Church of England Diocese of York Faceby

About Us

The church at Faceby sits perched on the hill at the crossroads of two green lanes, one from the moor and the other from Whorlton.

According to Cleveland historian, Mr Atkinson, the original 12th century church was "of no slight architectural fitness, a beauty with highly decorated windows".

The earliest written records of 1634 show that the church administered the Lazenby Charity, granted that year to provide food and heat to the poor. This charity continued to grant bread and coal to poor people in the area right up until the 1970s.

The living was first made a curacy under Diocesan control in the early 1700s. The parish registers date from 1707, but burial rights were not granted until 1835, however, the records show that Faceby was a proper Parish with a Clerk, Churchwardens, Court, Tithes and a Poor Sale.

During the 19th Century the church building became increasingly dilapidated, despite the influx of people working in the mining industry. When mining ceased the population decreased dramatically.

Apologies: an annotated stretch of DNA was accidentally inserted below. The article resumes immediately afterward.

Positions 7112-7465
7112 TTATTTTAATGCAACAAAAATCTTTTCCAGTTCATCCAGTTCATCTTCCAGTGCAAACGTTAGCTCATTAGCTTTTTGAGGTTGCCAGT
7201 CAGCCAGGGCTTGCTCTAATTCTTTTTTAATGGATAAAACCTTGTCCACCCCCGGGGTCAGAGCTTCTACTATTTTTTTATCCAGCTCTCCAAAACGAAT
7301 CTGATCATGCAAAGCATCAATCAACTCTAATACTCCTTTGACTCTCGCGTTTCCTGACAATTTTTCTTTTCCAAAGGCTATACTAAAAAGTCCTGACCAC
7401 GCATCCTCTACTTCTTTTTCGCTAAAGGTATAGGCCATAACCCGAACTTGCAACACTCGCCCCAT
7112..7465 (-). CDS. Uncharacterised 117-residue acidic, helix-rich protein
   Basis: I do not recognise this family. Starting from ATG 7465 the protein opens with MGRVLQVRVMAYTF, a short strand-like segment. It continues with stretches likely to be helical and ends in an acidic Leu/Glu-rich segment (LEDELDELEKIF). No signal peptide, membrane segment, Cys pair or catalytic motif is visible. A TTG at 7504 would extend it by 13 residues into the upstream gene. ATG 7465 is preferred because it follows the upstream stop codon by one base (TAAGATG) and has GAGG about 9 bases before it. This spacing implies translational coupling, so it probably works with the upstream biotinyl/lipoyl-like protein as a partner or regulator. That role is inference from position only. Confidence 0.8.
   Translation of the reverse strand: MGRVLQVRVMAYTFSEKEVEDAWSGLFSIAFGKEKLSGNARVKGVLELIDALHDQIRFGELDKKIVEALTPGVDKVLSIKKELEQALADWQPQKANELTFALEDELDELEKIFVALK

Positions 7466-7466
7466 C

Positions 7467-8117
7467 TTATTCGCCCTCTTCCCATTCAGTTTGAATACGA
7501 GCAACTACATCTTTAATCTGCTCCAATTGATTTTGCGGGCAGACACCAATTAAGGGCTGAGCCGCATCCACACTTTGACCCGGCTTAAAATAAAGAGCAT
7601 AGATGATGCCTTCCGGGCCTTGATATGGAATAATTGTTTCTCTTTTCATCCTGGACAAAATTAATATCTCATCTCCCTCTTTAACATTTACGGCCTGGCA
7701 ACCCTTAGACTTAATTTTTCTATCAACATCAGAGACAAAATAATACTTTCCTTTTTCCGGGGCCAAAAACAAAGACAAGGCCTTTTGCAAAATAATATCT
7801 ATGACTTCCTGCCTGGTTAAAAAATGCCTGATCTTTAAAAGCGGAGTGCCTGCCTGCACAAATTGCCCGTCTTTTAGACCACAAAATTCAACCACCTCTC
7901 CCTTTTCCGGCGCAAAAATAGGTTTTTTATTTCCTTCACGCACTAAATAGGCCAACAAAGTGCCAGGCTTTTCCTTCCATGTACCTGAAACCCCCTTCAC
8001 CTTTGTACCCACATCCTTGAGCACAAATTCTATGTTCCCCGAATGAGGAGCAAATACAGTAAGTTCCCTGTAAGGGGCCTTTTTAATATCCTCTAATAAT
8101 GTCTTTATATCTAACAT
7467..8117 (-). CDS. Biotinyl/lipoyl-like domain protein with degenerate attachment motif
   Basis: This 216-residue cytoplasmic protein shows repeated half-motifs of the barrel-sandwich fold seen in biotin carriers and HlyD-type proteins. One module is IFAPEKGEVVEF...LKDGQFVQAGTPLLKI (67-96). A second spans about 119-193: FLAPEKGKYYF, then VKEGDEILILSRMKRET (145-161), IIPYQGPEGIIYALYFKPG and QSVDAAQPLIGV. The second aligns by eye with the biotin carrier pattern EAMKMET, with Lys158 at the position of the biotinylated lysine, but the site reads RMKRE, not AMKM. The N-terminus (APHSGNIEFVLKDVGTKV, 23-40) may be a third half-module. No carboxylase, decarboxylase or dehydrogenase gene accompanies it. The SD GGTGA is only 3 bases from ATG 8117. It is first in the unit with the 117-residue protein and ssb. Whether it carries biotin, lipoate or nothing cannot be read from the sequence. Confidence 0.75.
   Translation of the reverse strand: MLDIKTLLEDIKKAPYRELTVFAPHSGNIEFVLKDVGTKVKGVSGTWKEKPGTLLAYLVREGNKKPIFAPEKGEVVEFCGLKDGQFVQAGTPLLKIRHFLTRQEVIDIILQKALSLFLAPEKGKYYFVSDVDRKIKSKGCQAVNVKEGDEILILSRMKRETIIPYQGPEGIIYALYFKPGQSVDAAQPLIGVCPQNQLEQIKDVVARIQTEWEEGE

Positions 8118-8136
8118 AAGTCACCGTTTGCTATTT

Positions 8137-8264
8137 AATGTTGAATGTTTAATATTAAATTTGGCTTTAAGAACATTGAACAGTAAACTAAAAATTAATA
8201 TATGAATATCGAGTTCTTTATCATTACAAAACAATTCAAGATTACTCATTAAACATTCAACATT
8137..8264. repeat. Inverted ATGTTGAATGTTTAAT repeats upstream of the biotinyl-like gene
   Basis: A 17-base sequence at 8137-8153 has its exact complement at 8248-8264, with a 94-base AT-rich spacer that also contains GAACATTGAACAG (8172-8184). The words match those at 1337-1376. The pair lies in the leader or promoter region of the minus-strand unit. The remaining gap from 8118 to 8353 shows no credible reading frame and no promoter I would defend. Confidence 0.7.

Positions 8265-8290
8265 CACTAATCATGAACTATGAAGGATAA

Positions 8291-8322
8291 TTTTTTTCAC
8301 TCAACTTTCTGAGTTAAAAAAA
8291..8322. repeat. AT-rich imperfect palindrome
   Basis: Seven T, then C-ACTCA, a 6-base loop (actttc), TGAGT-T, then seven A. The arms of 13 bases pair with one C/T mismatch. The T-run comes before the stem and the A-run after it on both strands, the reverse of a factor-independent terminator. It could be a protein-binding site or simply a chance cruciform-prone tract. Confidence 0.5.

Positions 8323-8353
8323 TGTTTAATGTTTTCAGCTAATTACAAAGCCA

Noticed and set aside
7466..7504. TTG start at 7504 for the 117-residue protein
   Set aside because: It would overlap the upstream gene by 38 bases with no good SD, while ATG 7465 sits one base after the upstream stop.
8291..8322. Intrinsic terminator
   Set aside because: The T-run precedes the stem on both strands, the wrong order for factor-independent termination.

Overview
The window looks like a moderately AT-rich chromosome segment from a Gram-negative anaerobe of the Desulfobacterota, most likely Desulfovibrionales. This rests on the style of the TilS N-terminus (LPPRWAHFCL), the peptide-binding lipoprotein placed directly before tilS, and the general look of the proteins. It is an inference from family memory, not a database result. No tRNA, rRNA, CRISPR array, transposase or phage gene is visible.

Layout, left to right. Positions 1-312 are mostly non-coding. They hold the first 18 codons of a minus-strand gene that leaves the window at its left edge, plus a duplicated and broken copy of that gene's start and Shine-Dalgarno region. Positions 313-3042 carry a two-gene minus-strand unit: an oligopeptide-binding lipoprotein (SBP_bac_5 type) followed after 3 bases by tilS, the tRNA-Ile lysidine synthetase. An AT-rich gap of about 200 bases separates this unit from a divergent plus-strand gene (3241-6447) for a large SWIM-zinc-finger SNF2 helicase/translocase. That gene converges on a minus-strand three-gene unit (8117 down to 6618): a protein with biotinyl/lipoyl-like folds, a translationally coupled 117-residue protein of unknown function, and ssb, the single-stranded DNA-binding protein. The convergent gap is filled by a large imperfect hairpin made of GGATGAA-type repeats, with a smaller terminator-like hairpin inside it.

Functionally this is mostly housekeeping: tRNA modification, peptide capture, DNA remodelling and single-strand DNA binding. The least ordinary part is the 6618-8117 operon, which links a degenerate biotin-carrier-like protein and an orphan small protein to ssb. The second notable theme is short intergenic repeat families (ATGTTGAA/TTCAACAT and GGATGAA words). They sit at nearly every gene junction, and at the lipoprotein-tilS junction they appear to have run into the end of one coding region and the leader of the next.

Fortunately soon after this an energetic parson, George Prowde, was appointed and he raised £1000 to build a new church. The old church was pulled down and the nave of the present church built, under the control of Mr Falkenbridge, the architect.

He insisted on the Norman arch and other stone being incorporated and suggested that the base of an old cross be used as a font. His suggestions were taken up and the results are clearly visible in the present building. Thus the new church of St Mary Magdalene designed and built by Mr Falkenbridge was consecrated in 1875.

After Mr Prowde's death the parishes of Carlton and Faceby were combined and in 1911 Canon Kyle commissioned Temple Moore to design a new chancel, vestry and heating chamber. Soon after a chamber organ from a country house near Wolverhampton was installed. Restored in 2005, this is still in use today.

Over the years oak furniture has been provided for the church, much of it by Thompson of Kilburn, and his trademark mouse is much in evidence. The four stained glass windows in the south walls are of some note being by Herbert Bryan, a student of Kempe.

We look forward to welcoming visitors and parish residents, whatever their age, to our services in St. Mary Magdalene and the other churches of the Benefice.